An inquiry into the deaths of three Western Isles fishermen could not find the cause of flooding which sunk their boat, a sheriff has determined.
Martin Johnstone, 29, Chris Morrison, 27, and skipper Paul Alliston, 42, were all asleep when the vessel Louisa took on water on April 9 2016.
At the time, the boat was anchored off the Outer Hebrides, 200 metres away from the shore near Mingulay.
The crew were exhausted after four days of 20-hour-long daily fishing stints.
They awoke suddenly and discovered the vessel was down by the head and foundering bow first.
Their attempts to launch a liferaft were unsuccessful because the CO2 inflation cylinder failed.
The men put plastic buoys into the liferaft to help it float but it started to sink as they tried to get on.
Martin Johnstone, from Halkirk near Thurso, decided to swim to the shore.
Two colleagues remained with the liferaft which drifted further out to sea, and a fourth crewman, Lachlan Armstrong, successfully swam to dry land.
A search and rescue operation discovered the skipper Paul Alliston and Christopher Morrison unresponsive and face down in the water near the uninflated lifeboat.
Mr Morrison’s body was recovered but the skipper’s body slipped away as rescuers attempted recovery.
Despite an extensive search over the following days, his body has never been found.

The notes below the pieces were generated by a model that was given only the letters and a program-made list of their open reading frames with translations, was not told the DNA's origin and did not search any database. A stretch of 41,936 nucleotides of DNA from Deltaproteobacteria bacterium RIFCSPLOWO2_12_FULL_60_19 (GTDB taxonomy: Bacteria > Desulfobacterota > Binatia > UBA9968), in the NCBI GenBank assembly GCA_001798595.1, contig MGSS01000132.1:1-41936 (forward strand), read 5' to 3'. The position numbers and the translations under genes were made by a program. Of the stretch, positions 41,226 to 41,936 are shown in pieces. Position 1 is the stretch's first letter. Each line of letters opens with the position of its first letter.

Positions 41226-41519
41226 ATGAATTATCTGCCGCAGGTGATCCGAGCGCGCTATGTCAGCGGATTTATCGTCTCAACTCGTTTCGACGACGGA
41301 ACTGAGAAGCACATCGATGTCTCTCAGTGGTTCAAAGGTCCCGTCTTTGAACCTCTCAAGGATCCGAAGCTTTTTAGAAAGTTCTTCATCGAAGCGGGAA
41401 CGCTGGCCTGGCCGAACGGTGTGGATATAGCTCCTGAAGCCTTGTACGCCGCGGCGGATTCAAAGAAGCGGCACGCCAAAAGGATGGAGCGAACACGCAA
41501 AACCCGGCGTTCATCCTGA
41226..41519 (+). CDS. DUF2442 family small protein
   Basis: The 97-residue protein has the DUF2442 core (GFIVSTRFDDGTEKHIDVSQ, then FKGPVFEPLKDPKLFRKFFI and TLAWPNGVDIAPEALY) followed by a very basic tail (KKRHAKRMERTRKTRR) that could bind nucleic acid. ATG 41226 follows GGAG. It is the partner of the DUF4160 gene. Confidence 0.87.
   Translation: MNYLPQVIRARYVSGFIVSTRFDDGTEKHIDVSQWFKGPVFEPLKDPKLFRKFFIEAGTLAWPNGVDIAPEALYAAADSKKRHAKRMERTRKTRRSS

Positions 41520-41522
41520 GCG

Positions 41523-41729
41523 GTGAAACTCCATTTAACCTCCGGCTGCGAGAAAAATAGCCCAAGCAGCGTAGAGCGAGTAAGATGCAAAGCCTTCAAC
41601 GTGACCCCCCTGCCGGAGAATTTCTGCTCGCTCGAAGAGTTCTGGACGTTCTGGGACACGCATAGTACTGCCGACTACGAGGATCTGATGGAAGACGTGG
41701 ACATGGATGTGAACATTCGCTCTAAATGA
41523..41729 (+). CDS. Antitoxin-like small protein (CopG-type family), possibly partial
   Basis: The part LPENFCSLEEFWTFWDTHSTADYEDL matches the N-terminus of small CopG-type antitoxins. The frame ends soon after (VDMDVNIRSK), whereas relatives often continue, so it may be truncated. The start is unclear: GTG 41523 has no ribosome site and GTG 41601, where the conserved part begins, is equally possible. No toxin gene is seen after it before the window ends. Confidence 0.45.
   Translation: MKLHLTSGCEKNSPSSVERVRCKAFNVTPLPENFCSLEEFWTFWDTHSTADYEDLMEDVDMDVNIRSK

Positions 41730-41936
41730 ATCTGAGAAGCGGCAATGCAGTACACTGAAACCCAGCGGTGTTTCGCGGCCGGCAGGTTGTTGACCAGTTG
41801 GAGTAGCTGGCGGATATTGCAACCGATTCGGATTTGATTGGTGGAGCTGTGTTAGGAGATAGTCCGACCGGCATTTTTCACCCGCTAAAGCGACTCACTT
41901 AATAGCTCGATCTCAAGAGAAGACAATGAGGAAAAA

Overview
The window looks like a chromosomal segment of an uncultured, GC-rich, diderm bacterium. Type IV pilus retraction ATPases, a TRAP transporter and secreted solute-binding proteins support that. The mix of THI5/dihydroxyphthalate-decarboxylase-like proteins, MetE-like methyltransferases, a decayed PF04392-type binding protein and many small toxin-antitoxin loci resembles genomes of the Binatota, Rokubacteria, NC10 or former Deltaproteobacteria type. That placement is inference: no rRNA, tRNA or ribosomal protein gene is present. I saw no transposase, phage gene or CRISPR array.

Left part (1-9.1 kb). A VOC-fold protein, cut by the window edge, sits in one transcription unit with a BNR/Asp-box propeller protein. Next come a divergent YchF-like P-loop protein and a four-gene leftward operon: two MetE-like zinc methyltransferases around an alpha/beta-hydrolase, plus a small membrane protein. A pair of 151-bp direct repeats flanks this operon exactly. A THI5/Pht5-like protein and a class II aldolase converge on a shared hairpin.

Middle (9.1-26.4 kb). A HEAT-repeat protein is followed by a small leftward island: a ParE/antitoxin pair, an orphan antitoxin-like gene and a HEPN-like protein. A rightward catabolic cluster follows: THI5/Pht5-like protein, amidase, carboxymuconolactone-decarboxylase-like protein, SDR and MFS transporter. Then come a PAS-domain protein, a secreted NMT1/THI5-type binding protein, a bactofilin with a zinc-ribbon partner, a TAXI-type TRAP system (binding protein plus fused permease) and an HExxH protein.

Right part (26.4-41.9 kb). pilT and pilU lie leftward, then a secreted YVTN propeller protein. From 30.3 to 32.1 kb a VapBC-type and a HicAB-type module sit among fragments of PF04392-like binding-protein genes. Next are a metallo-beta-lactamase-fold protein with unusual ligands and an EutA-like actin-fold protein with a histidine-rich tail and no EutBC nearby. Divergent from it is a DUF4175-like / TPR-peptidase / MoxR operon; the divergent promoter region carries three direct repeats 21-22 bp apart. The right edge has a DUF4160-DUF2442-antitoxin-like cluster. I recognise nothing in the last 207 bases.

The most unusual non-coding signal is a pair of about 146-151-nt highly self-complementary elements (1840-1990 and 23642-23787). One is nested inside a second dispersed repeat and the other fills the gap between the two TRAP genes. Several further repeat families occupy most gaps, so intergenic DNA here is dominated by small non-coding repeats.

Martin Johnstone’s body was retrieved 50 metres from the shore.
Search and rescue was delayed
All three men drowned despite wearing life jackets.
A Fatal Accident Inquiry (FAI) heard how “problems over the accuracy of coordinates and their supply to relevant parties might have caused some 15 minutes of delay in the search and rescue assets reaching the Louisa”.
The Sheriff said: “The direct cause of the deaths of the three fishermen was the failure of the liferaft to inflate”.
His determination added: “It is also beyond doubt that the reason the liferaft did not inflate was because the CO2 cylinder did not work”.
The FAI criticised the firm Thameside Fire Protection Limited which refurbished the cylinder.
Evidence given by the Marine Accident Investigation Branch (MAIB) detailed how it did not work because the cylinder had not been filled after maintenance.
The company had not noticed that fact when the tube’s filled weight was written on the cylinder.
The MAIB’s investigation also recorded defects in the form of surface cracks in the
valve attachment thread at the neck of the cylinder.
‘Failure rests with the management’
Experts also noticed the valve assembly had not been tightened into the neck to the manufacturer’s recommended torque setting.
Although a single employee of Thameside Fire Protection Limited was singled out, the sheriff found “ultimate responsibility for the failure rests with the management”.
He concluded: “If the crew had been able to climb aboard an inflated liferaft they almost certainly would have survived.”
And the owners of the Louisa at the time of the accident, Duncan and Murdo Kennedy, also came under fire from the inquiry.
Boat owners criticised
“If the owners of the Louisa had complied with the annual servicing requirements” a “properly functioning cylinder” would have been in place “well before the date of the accident,” the determination noted.
But the biggest mystery – how the Louisa flooded – is still unknown.
But he admitted “it has not proved possible to identify a cause” despite “extensive efforts” – a fact Mr Pyle said “will remain a disappointment” for the families of the deceased.